Health & Diet

Are Low-Fat Diets Bad For Children?

K9093-1Photo by USDAgov

It is no wonder parents are more concerned than ever about what their kids are eating, since childhood obesity climbs at an alarming rate. Adult people are constantly exposed to the latest weight loss pills and diet foods, and in a world which is so conscious about weight, it is hard not to translate these ideas into the way we deal with the health of our children.

Diet fads are not the answer, even though we want our children to be healthy. This includes the standard low-fat diet, which is downright dangerous for our children as well as suspiciously ineffective for adults in the long-term. One study has shown that adults and children burn about the same amount of fat every day, although children burn much less overall energy. Unlike adults, children need a diet high in fat. In addition, unlike adults, they need about 5-10% more calories from fat.

Although children have smaller bodies, they use a huge amount of energy in support of development and growth. This includes the development of the muscle tissue, bone structure, immune system and nervous system. This information is not often displayed in the media, where low-fat diets are usually praised in both commercial advertisements and regular programming. In addition, there are also many medical professionals who give unclear recommendation of eating as less fat as possible.

Since many parents are constantly listening that dietary fat is bad and should be avoided, they easily think that this is healthy for their children, as well. This misinformation is destructive to the health of our children, since their bodies require fat in order to develop and function properly. If a certain amount of fat is not present, fat-soluble vitamins, such as K, E, D, and A cannot be utilized or stored. Since these vitamins are crucial for the growth in our children, any long-term deficiency can cause serious consequences.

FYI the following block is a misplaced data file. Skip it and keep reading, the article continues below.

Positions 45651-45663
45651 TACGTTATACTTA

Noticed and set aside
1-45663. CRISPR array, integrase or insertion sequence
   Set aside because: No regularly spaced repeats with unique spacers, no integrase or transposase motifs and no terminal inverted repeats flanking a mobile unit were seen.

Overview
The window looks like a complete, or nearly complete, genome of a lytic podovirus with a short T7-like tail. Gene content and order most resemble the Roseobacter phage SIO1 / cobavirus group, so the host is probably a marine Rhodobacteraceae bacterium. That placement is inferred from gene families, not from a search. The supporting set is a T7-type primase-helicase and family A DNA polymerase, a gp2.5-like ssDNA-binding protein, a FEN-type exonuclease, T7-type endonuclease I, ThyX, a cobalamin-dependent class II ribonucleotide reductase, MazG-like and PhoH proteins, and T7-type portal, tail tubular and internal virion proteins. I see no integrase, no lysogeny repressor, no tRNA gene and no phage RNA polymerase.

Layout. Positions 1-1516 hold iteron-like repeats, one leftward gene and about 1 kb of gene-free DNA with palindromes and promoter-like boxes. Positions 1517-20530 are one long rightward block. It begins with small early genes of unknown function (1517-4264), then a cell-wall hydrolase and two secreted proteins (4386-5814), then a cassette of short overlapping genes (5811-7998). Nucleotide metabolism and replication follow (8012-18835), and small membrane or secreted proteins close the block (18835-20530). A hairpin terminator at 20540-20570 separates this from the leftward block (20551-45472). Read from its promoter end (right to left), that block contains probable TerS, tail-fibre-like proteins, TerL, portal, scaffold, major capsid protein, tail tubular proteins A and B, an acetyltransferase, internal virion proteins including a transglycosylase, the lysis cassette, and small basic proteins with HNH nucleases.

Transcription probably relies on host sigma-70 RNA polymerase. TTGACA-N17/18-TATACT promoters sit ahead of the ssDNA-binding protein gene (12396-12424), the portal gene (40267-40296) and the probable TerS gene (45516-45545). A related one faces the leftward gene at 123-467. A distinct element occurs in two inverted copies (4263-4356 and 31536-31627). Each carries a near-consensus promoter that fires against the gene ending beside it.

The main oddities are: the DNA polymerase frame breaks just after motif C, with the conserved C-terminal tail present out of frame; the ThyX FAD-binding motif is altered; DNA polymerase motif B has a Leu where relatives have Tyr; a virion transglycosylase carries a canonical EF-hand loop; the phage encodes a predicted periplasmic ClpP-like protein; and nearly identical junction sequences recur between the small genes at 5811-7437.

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Low-fat diets can thwart the natural process of puberty and cause growth retardation. When on these diets, children simply cannot gain enough weight or linear height. It can be difficult to view weight gain as a good think in a society where so many adult people are obsessed with the numbers on a scale. However, in case of children, a certain amount of weight ought to be gained in order to develop properly. There are also certain periods of growth (like adolescence), when it is perfectly normal for a child to store additional fat.

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This is the point when many parents and teens become frightened of obesity and begin with low-fat diet, which can become a lifetime battle.A way of rearing healthy children is helping them form a good, positive relationship with their food. Natural, unprocessed fats can be highly beneficial if used in moderation. The same applies to proteins as well as carbohydrates. We don’t want to severely overindulge or limit in these types of food, too. The goal is to strive for moderation while at the same time making natural, healthy choices. Children should learn that quality foods are to be enjoyed for both their necessity for life and their taste.

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